Hunger grows for recognition of Irish fare

Disappointment as Michelin Guide awards no new stars to deserving Irish restaurants

Michelin’s announcement that none of its 14 new stars are going to Ireland has gone down like a rates bill in the gossip-loving Irish restaurant world. Photograph: Chef Mikael Viljanen (left), Lady Helen in Mount Juliet (top) and Galway restaurant Aniar.

Chefs Mikael Viljanen and Stephen Toman can take some comfort from the fact that they don't have to congratulate any other newly starred Irish chefs today. Michelin's announcement that none of its 14 new stars are going to Ireland has gone down like a rates bill in the gossip-loving Irish restaurant world.

Restaurant watchers grow more mystified each year Finnish chef Viljanen fails to get a star at The Greenhouse Restaurant in Dublin’s Dawson Street.

The second glaring omission, Toman’s restaurant Ox in Belfast, has broken ground with its vegetable-focused menu of Irish ingredients. Ox is part of a growing Northern Irish scene of restaurateurs and food producers.

The guide has failed to award a star to Northern Ireland since 2011, when Michael Deane lost his star at the Belfast city centre Deanes Restaurant. Some consolation came in the form of new Bib Gourmands for the north, including one to Michael Deane's Belfast cafe Deanes at Queens.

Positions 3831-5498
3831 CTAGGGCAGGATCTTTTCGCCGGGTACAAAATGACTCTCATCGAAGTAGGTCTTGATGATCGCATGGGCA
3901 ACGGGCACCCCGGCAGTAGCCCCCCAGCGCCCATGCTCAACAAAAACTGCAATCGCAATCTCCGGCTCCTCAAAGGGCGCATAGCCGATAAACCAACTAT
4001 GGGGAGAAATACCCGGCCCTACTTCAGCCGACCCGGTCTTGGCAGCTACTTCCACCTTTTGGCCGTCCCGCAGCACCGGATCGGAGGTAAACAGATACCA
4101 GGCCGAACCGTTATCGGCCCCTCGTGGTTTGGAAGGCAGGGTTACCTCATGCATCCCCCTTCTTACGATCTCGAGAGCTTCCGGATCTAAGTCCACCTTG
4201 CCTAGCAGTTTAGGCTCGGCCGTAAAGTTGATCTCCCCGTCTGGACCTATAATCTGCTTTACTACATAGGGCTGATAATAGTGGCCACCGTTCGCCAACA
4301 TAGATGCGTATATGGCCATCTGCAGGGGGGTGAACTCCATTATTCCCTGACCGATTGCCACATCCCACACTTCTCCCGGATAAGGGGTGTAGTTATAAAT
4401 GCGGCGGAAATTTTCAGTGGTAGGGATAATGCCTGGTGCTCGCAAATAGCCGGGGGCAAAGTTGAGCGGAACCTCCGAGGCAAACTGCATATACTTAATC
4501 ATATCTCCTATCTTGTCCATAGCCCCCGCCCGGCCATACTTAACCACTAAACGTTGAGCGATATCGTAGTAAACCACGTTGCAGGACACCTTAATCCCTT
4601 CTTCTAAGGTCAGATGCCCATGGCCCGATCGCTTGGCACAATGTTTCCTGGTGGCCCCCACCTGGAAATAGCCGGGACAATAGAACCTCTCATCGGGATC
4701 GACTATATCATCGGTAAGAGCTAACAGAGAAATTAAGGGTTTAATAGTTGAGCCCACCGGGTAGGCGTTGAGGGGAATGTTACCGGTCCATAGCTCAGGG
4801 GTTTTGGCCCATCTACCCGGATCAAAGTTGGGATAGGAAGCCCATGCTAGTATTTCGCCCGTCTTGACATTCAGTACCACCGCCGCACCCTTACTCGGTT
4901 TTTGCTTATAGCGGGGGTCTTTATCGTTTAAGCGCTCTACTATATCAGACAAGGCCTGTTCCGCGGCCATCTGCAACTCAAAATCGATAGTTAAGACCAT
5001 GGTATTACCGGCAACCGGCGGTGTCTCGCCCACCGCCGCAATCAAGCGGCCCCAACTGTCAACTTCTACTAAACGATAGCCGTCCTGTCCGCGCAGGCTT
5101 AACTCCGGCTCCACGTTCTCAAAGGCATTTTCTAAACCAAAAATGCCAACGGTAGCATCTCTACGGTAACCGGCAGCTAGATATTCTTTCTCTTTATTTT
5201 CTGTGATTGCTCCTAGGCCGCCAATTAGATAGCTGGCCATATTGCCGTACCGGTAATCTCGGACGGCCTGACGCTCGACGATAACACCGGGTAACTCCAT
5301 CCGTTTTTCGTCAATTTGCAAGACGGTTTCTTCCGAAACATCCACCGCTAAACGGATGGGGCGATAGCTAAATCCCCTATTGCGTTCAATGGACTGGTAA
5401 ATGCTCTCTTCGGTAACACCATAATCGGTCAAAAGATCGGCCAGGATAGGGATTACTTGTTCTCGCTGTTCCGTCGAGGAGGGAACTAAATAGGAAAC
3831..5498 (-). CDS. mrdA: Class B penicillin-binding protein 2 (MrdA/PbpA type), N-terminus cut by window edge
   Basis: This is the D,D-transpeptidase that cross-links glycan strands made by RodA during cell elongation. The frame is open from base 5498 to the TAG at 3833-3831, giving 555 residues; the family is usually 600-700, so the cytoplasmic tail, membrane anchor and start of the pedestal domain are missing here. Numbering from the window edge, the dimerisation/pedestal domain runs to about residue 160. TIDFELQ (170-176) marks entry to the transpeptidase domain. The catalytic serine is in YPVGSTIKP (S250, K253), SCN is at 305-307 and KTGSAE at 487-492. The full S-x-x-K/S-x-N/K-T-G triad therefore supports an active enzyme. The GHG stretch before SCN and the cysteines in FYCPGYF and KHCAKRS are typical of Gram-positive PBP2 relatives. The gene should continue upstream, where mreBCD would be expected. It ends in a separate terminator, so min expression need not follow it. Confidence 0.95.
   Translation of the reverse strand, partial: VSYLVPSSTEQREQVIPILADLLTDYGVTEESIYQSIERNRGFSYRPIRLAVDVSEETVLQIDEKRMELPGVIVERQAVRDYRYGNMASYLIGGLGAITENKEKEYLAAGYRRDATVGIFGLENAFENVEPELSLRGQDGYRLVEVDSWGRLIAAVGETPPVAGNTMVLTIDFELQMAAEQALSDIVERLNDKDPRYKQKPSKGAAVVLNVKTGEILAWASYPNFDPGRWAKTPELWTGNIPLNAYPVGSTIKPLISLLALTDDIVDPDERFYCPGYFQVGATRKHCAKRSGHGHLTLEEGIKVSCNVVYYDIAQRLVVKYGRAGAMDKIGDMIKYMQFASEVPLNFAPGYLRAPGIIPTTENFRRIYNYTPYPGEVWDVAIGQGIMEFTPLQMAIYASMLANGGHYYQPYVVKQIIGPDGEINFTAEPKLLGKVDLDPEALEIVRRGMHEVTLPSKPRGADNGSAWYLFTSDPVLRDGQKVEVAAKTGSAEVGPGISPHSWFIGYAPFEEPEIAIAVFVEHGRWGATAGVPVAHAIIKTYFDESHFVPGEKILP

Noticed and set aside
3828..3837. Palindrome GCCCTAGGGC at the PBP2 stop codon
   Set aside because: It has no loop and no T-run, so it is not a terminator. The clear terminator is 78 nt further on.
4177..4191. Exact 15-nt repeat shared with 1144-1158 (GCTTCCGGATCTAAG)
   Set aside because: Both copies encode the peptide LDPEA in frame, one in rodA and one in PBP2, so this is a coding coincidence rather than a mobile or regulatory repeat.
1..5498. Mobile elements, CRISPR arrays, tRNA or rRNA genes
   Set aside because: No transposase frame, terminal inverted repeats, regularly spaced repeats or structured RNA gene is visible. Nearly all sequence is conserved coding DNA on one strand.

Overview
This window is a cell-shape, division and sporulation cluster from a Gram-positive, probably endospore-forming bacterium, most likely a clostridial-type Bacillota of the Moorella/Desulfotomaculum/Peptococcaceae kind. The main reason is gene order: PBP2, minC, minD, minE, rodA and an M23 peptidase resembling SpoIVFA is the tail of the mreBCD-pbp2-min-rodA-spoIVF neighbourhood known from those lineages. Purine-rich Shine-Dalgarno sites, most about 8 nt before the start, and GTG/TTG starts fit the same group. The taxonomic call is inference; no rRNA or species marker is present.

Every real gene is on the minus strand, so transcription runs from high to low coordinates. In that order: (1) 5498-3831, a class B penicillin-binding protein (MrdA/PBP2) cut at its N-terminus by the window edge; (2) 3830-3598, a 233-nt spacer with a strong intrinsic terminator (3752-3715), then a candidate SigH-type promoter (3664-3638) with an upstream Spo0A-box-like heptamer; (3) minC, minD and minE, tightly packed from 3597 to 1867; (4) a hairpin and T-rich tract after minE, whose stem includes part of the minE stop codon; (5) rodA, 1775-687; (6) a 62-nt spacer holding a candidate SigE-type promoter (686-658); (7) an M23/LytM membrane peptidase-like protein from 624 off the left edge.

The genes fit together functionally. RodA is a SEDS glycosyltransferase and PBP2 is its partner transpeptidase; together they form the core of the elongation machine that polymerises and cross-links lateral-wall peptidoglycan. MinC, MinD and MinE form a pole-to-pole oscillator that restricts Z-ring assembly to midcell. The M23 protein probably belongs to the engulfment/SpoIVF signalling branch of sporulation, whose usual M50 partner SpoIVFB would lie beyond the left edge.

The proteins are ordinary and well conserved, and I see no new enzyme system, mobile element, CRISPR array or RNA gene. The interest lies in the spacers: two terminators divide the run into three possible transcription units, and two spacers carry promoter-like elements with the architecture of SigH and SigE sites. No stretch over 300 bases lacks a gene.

There was a collective sigh on Twitter this morning as Michelin watchers followed a link tweeted at 7.31am to an unwieldy list of predominantly British restaurants, with the nine Irish starred restaurants still in place.

Under the listing for “New Stars” England, Scotland, Wales and London was the sum total of the regions listed.

Editor Rebecca Burr was quoted in a press release praising the "enormous richness and variety of the UK's restaurant scene."

The absence of an “and Ireland” in her glowing quote could be read as a damning indictment of our restaurant scene. Michelin inspectors seem to think Irish restaurants are lacking in any new richness or variety.

It was clear there were no early morning phonecalls to chefs in Irish restaurants to tell them that they were about to have the busiest day of their career. No news was bad news, and also unexpected.

Two new stars to Irish restaurants were awarded by the guide in each of the last two years: Galway restaurant Aniar and Locks Brasserie in Dublin in the 2013 guide and the two Kilkenny restaurants Campagne and the Lady Helen in Mount Juliet in the 2014 list.

The Kilkenny restaurateurs, who have retained their stars, will be happy not to have experienced the painfully swift deletion of a star, as happened to Sebastian Masi’s Locks Brasserie. But the lack of a new star for Dublin has meant it’s been a long hungry gap of eight years for lasting Michelin recognition of any new arrivals to the Dublin restaurant scene.

Oliver Dunne’s Bon Appetit restaurant in Malahide was the last Dublin restaurant to get and keep a star for the 2008 guide. Despite the recession the midrange scene has seen a thriving midrange restaurant scene in Dublin if the struggle to find a table on a Saturday night is any indication.

Northern Ireland’s other two Bib Gourmands went to James St South Bar and Grill and The Old School House in Lisbane.

The only crumb of news for southern restaurants was chef Barry Fitzgerald’s wine bar Etto on Merrion Row in Dublin city centre winning its first Bib Gourmand. It’s a great little place serving excellent food. Good luck with getting a table anytime soon.